Ronald Reagan was elected into the White House in 1980, which Cramer remembers brought a feeling of optimism on Wall Street. It coincided with the end of a great bear market in bonds.
At the time, few people on Wall Street believed that a former actor turned politician could make a difference for America. Wall Street ended up collectively embracing him.
"In retrospect, America needed Reagan because of a national self-esteem malaise … In this latest election, I think many people in states that went Democratic four years ago voted for Trump because of a similar sense of national economic malaise, even though the numbers paint a very different picture," Cramer said.
Cramer saw that voters wanted the government to try something different to boost the economy after six years of gridlock in Washington.
The second time Cramer saw the gloom removed on Wall Street was in 1991 when Fed Chair Greenspan raised short-term interest rates in an attempt to prevent a banking collapse that had wiped out regional banks and forced larger banks to merge.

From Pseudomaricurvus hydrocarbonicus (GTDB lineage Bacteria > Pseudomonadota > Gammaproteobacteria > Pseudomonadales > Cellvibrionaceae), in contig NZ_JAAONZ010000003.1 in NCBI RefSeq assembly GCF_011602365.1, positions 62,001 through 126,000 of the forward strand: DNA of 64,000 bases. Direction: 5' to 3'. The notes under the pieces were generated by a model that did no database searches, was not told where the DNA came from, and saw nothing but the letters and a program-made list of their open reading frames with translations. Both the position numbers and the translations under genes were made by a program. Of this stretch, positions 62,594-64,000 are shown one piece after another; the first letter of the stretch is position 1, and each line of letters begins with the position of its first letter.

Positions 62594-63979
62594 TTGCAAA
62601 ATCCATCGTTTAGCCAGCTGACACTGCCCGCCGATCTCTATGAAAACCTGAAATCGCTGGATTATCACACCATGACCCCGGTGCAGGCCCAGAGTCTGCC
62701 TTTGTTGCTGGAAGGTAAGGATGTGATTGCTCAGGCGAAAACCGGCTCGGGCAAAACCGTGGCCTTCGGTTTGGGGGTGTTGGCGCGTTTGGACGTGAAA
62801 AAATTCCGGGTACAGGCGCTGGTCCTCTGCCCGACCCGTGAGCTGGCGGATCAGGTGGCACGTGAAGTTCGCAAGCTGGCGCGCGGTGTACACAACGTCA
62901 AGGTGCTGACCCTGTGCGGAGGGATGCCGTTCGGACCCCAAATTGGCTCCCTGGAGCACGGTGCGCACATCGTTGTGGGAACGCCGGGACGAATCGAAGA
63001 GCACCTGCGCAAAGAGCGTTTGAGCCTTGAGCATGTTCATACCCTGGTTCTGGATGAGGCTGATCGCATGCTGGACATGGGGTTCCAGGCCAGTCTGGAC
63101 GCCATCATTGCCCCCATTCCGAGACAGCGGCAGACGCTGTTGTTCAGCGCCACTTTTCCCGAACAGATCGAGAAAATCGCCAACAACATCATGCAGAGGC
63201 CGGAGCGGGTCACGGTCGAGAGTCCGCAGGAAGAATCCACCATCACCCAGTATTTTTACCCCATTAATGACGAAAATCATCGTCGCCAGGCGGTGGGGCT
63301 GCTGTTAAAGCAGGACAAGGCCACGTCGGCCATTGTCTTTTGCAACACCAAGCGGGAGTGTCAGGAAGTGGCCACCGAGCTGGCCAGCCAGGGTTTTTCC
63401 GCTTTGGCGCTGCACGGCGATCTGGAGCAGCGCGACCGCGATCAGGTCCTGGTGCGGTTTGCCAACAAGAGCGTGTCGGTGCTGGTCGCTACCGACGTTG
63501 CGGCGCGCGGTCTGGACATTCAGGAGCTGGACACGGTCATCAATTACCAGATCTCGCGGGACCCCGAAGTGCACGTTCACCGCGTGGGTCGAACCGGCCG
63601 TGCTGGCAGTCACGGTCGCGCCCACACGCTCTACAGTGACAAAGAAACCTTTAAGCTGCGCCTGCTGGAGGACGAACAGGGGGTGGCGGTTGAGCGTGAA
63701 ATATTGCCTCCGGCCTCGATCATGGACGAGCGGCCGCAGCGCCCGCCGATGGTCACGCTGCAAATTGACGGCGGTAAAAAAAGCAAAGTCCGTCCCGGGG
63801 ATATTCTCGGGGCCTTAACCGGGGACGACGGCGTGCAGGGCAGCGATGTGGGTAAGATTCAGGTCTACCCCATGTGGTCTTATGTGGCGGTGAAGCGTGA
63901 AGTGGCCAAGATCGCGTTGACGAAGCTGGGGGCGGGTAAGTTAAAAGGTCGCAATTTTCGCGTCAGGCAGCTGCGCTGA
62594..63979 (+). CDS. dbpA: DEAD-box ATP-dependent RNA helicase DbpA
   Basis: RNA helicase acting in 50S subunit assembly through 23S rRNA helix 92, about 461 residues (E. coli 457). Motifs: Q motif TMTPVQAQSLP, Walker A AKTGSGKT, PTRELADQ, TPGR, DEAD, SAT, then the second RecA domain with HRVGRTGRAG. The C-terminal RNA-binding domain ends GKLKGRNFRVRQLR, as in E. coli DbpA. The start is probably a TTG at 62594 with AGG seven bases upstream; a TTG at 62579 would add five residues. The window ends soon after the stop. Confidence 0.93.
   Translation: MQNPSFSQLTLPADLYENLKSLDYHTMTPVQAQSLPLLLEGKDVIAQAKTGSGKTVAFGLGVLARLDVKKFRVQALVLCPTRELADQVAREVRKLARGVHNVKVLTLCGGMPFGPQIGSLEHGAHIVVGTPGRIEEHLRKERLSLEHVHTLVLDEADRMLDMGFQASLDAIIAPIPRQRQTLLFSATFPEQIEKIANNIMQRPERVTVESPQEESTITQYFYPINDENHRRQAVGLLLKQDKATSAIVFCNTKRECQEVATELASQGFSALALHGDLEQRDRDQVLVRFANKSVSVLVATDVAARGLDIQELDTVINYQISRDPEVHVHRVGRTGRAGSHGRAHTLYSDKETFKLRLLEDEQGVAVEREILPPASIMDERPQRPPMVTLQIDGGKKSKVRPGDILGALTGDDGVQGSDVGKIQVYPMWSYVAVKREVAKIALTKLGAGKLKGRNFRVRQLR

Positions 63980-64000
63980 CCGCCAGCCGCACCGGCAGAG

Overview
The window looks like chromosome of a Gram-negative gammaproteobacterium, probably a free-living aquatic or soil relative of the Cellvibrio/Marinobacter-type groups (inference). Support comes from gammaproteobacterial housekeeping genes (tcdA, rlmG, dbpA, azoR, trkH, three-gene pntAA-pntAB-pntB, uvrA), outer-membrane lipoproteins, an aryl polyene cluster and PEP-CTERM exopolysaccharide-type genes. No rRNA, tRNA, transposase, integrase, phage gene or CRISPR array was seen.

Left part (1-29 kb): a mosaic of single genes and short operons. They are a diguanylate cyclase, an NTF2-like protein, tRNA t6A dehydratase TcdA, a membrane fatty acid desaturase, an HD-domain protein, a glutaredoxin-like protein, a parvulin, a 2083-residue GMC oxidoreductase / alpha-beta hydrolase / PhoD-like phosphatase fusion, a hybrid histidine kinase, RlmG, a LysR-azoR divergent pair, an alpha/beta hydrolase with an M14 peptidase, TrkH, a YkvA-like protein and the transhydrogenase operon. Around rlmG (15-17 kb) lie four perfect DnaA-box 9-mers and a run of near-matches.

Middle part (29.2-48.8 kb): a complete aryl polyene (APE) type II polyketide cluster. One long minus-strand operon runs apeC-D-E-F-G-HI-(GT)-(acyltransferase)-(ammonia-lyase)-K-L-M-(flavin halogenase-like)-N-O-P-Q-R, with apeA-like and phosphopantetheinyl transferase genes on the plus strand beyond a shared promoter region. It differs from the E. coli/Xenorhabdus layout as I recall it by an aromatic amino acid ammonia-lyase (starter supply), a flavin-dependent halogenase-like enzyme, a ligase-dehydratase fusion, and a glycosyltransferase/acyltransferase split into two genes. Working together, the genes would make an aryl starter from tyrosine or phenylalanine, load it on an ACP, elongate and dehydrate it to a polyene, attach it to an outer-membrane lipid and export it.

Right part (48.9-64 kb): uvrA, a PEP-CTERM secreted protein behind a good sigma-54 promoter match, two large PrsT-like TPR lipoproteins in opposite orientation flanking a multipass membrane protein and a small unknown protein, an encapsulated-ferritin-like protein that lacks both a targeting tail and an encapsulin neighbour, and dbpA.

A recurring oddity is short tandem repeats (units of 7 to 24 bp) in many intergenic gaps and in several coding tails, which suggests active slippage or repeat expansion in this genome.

The banking group took off out of thin air, Cramer said, which is similar to the action in the financials after Trump's election. Greenspan's rate hike gave the financials a chance to rebuild capital and get earnings on track. It instilled a confidence in stocks that Cramer hadn't seen since Reagan was elected.
"These were both specific instances where the federal government didn't just stand there, it did something. And those somethings were very good for the stock market," Cramer said.
Cramer hears investors starting to talk about the economy growing sustainably again next year, which is drawing them out of bonds and into equities.
Moving forward, Cramer thinks the move in banks is here to stay. He also anticipates that industrials will be given a pass. The consumer will once again be worth betting on because they'll have more cash from tax cuts and technology stocks will once again rally.
"Welcome back stock owners. We have missed you. Don't worry, it's not too late," Cramer said.